Economic Benefit Power Program to be streamlined and permanent with more power available
New program builds on past success retaining jobs to create new jobs and economic growth
ALBANY (May 5, 2010)—The New York State Senate, following the recommendation of Energy and Telecommunications Committee on Monday, moved immediately to pass legislation 58-3 last night sponsored by Sen. Darrel J. Aubertine to create a permanent ‘Power for Jobs’ program that will streamline and improve the state’s low cost power for economic development efforts.
“By passing legislation today that is based on the recommendations of employers and economic development experts, in advance of the May 15 deadline and with bipartisan support, we are demonstrating the Senate’s commitment to preserving and creating jobs statewide,” said Sen. Aubertine, vice chair of the Senate Energy & Telecommunications Committee. “In this time of budget constraints and economic crisis, this is legislation that will expand an already successful program and foster the economic growth we need to emerge from these difficult times stronger.”
The new Economic Benefit Power Program (S.7573-A) would continue to protect more than 250,000 jobs statewide that are covered by Power for Jobs and include additional power allocations to maximize the program’s potential. It would also make the program permanent, with available seven-year contracts, giving businesses the certainty they need to make long term investments and create jobs.
This bill was crafted with the input of employers and economic development experts around the state through the Powering New York’s Future Initiative, a series of statewide discussions with businesses and other stakeholders used to determine actions the Legislature could undertake to better use the resources of the New York Power Authority to make New York more business-friendly.
“Employers enrolled in this program and economic development groups have long said that the state’s resource of low cost power from NYPA could do more for our economy,” Sen. Aubertine said. “We went to these businesses, not-for-profit employers and other stakeholders in Buffalo, Niagara, Long Island, Syracuse, Kingston, Oswego and Massena and reached out to organizations across the state, and their input was used to develop this legislation. All too often, here in Albany we pass legislation and ask businesses to back into it and tell us what they think after it’s already law. In this instance, we took this important legislation and brought it to the people and businesses of this state to make sure we got it right.”
Among the organizations which have expressed support for this legislation are the Business Council of New York State, the National Federation of Independent Business, the Manufacturer’s Association of Central New York, Consumers for Affordable and Sustainable Energy, the Greater Syracuse Chamber of Commerce, the Metropolitan Development Association, the Center for Economic Growth, the Buffalo Niagara Partnership, and the Plattsburgh North Country Chamber of Commerce.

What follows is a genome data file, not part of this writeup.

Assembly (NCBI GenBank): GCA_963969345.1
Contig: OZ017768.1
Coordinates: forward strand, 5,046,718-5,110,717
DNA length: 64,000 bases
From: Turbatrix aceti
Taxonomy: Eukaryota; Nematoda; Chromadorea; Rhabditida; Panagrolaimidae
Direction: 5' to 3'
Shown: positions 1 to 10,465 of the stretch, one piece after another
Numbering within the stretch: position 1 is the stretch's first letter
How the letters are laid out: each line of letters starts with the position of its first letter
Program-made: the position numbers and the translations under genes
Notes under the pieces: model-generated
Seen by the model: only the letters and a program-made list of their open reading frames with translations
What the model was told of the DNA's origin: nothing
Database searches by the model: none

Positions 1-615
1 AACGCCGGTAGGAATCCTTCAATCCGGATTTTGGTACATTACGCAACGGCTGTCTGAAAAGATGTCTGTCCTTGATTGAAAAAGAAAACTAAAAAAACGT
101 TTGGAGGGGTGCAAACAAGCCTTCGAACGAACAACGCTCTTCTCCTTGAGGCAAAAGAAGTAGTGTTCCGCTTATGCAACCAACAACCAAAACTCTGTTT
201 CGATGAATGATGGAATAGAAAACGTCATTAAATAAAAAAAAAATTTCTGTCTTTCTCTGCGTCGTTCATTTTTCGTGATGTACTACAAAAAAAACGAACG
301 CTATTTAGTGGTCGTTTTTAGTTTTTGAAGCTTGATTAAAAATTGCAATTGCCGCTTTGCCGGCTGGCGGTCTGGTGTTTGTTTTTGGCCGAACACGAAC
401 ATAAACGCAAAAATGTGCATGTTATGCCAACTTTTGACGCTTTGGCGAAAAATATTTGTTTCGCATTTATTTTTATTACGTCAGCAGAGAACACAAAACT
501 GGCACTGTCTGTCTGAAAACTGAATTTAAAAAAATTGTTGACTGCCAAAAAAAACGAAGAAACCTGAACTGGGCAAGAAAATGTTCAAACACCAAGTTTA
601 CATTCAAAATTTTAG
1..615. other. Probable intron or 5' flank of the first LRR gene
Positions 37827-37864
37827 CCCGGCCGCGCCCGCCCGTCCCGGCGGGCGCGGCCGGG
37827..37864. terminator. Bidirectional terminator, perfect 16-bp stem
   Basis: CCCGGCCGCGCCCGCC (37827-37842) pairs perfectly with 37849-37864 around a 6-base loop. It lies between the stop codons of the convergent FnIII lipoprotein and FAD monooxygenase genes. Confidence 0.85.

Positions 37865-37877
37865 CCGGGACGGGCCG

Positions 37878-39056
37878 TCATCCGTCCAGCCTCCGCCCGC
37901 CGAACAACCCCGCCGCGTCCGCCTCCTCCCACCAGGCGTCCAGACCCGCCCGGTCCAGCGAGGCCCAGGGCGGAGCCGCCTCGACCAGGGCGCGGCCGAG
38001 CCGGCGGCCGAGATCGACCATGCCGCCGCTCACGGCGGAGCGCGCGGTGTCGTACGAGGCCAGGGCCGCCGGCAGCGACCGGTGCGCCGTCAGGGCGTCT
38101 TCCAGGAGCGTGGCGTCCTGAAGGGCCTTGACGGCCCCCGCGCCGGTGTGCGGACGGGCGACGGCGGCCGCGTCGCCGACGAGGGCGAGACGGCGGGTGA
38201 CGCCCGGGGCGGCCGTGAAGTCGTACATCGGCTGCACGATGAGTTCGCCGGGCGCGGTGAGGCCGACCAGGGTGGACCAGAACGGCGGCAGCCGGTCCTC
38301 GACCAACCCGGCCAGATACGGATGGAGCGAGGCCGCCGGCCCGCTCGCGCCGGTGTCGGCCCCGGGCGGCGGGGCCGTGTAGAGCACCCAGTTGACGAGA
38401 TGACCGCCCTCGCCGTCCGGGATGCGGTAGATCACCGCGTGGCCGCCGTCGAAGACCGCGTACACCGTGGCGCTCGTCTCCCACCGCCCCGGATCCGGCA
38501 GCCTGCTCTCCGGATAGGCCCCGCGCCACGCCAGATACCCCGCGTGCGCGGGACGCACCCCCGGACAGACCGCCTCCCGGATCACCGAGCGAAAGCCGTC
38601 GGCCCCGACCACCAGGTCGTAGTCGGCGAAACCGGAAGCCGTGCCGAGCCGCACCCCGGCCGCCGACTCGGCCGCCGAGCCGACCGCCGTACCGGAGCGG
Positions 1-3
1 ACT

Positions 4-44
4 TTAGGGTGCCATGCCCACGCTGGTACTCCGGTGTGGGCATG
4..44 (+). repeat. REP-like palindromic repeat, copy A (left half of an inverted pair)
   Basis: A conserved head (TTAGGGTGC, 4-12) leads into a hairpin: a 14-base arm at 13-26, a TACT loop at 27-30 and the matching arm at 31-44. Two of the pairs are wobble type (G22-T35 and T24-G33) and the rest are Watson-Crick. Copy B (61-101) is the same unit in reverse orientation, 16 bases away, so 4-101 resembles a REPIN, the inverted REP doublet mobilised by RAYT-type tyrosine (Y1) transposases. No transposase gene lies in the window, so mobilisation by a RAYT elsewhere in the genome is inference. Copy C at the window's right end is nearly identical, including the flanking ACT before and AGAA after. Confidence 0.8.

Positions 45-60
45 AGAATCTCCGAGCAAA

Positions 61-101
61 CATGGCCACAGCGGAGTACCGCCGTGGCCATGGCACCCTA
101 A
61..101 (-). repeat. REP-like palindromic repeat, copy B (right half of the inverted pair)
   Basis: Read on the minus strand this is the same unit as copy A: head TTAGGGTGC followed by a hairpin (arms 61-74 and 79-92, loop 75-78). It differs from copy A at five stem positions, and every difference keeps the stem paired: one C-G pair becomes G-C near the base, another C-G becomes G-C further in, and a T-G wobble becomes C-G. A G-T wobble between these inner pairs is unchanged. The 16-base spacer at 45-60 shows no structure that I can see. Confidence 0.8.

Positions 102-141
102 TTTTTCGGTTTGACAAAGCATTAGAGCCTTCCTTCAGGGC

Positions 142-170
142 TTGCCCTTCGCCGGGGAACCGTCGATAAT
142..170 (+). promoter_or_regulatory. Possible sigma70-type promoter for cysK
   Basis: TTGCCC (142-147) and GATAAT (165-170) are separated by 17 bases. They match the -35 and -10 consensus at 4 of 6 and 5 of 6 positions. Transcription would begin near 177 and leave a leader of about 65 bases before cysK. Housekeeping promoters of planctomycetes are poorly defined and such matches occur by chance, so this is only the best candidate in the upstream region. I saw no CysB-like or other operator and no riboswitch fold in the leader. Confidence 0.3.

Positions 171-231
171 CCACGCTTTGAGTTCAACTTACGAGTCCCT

This bipartisan Senate bill takes a comprehensive approach to using low cost power and the resources of the New York Power Authority to maximize the retention and creation of jobs across New York State. It would build on previously successful programs such as Power for Jobs by incorporating the needs of employers to ensure even better results.
Critically important is that the program will no longer require annual approval of the legislature and provides for a mutual “evergreen” option for the state and businesses to sign one-year extensions to be added to the end of a seven-year deal for job retention and investment. The current programs would remain in place until July 1, 2011, at which point they will be phased out and replaced by the new program.
The legislation also makes an additional 455 megawatts of power available to help create jobs, while limiting the impact on Rural and Domestic Power allocations that subsidize farms, businesses and homeowners in communities receiving hydropower benefits. Those benefits would remain at 2009 levels of up to $70 million for 2011 and 2012, with the cap dropping to $60 million in 2013, $50 million in 2014, and $40 million in 2015, where it would be frozen moving forward.
The new program would be open to businesses (except retail) and non-profits, including current NYPA participants that are in substantial compliance with contractual commitments. Among the criteria for eligibility that will be factored in are:
· the significance of power costs for the employer;
· the extent that benefits will result in new investment and the willingness of applicant to commit to new investments;
· size of applicant’s payroll, jobs created or retained and willingness to commit to job targets;
· risk that facility could close or relocate, causing job loss and the facility’s local economic significance;
· whether the not for profit provides critical services or substantial benefits to community;
· prior energy audits and/or efficiency investments and a willingness to become more efficient;
· consistency with the state’s energy plan, performance under prior NYPA programs, and state and local development plans.
No single criteria, standing alone, would determine if an employer receives benefits, but each shall be weighed in a consistent manner into a comprehensive review of all relevant factors. The bipartisan legislation would expand the existing four-member Economic Development Power Allocation Board to nine members, to determine eligibility and enroll employers in the new program. Energy efficiency also remains central to this legislation, beginning New York Power Authority free energy audits to recipients to improve efficiency and perform weatherization worth at least $10 million annually.